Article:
By Ted C. Fishman
The old stark skyline is gone. It’s Chicago, April 2068. Gardens grow on the sides of skyscrapers that house the city’s 20 million residents, many of them refugees from coastal regions consumed by the sea. The vertical gardens absorb rainwater, which is then used to irrigate flowers and vegetables—and to flush toilets. Across from Lincoln Park Zoo, on the balconies of the 90-story Ken Griffin Tower, the world’s largest single-family residence, are 2,400 trees, 30,000 native plants, and 100 bird species, including hens for eggs.
The city’s greenest neighborhood, North Lawndale, is also its trendiest. Old-timers in that West Side neighborhood can still remember the crime-ridden days before the city installed the first parks engineered to stop flooding. Now every block features fountains animated by rainwater, which then feed small streams and irrigate fruit trees and greenhouses. Amazon Market ships prized Chicago-grown apples and pears to affluent foodies all over the country. “Resilient parks” like these fill nearly every ward in the city, creating a vast chain of green space that doubles as an infinitely capacious reservoir.
Despite the intense rain and snow that global warming inflicts on northeastern Illinois, the floods that once plagued Chicago have ended. Thousands of square miles of highways, roads, and parking lots are paved with materials that let water pass through. Tiny solar panels in the roadways ensure that the surface temperature never drops below 33 degrees. That helped the region abandon salt for melting ice, a necessity given the amount of local land and groundwater that was ruinously salinated.
In the early part of the century, the asphalt-choked city was a sweltering “heat island.” On hot summer nights, neighborhoods away from the lake—starved for trees and grass back then—could be 20 degrees warmer than less developed towns to the west. Now the permeable surfaces actually cool Chicago—enough to almost counteract the rise in temperatures from climate change.
Abundant freshwater has been key to the area’s growth. When Amazon brought its second headquarters to Chicago in 2022, the city’s relatively stable climate and access to the lake was a clincher. Most of the 50,000 employees are gone now, replaced with robots and drones. But Amazon still needs the city’s water: It cools the company’s fusion energy generators. Chicago’s aquatic resources have spurred other innovation, too. When a 100-acre indoor almond orchard opened last year inside the Old Main Post Office, dark since the last century, former Californians who remembered when nut trees could grow in their state formed a drum circle and lifted glasses of Fox Valley Pinot, made from grapes transplanted from drought-desiccated Napa.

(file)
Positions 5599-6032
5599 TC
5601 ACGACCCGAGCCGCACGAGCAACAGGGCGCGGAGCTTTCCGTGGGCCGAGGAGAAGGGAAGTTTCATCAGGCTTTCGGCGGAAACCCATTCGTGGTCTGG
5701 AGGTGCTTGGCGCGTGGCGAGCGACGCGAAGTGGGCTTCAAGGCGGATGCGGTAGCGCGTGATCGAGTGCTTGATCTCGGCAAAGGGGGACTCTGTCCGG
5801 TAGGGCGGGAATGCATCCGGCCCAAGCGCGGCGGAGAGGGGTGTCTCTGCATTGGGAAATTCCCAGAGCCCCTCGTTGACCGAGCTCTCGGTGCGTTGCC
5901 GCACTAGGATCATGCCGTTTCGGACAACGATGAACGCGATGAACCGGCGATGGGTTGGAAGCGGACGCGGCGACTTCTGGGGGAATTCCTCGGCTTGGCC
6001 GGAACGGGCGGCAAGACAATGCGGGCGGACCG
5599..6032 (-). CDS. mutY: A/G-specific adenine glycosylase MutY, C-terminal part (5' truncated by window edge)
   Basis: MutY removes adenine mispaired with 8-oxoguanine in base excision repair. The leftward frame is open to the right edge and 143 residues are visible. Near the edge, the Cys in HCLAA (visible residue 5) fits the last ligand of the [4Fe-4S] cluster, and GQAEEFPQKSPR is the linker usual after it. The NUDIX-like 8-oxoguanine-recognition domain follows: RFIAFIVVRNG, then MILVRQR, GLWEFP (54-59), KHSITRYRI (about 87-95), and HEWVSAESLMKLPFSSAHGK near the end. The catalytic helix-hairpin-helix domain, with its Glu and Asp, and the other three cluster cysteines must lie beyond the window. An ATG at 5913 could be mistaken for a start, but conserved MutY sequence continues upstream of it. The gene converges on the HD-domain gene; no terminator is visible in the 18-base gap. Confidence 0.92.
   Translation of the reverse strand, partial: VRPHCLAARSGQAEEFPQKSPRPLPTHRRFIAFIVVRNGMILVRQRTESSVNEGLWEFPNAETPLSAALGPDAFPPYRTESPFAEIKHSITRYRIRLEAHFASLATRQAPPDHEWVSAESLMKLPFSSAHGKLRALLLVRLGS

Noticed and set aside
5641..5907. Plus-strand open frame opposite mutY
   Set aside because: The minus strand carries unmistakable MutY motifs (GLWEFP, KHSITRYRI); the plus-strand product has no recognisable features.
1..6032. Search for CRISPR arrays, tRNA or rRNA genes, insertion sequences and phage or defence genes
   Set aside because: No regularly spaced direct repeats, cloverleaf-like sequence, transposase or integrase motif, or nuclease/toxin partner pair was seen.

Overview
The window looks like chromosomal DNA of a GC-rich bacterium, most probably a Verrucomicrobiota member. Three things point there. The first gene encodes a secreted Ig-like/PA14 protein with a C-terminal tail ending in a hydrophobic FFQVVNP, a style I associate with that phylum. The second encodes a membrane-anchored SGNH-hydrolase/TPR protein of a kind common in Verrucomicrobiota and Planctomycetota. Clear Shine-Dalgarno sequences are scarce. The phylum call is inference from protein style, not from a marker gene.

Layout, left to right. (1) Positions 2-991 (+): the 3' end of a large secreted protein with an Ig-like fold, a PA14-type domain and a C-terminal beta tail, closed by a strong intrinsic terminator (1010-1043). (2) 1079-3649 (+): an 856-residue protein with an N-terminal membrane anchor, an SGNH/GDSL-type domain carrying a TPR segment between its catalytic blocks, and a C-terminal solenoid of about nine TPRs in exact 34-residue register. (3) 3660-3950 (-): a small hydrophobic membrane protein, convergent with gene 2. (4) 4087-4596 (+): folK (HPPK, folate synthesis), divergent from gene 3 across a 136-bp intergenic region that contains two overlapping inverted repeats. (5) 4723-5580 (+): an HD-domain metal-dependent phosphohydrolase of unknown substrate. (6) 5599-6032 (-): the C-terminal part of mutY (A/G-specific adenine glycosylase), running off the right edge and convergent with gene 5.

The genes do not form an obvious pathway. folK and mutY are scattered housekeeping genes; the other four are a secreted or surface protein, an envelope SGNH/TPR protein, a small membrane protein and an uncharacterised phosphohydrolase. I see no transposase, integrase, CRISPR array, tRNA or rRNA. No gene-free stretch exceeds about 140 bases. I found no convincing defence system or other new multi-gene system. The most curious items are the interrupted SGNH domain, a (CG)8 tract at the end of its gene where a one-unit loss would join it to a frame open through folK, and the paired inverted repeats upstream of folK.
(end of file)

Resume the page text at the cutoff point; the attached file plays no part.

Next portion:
Chicago finally got its third Major League Baseball team, too—the Marlins, which relocated after the Atlantic finally overtook Miami. Opening day at Portillo’s Field, against the St. Louis Carp, is a sellout. Before throwing out the first pitch, Mayor Bezos Kennedy spots St. Louis’s bulbous mascot leaping around. She turns to her husband and says, “I’m so glad we re-reversed the river.”
Can Chicago really become a better, maybe even a far better, place while much of the world suffers the intensifying storms and droughts resulting from climate change? A growing consensus suggests the answer may be a cautious yes. For one, there’s Amir Jina, an economist at the University of Chicago who studies how global warming affects regional economies. In the simulations he ran, as temperatures rise, rainfall intensifies, and seas surge, Chicago fares better than many big U.S. cities because of its relative insulation from the worst ravages of heat, hurricanes, and loss of agriculture.
Continue reading at Chicago Magazine…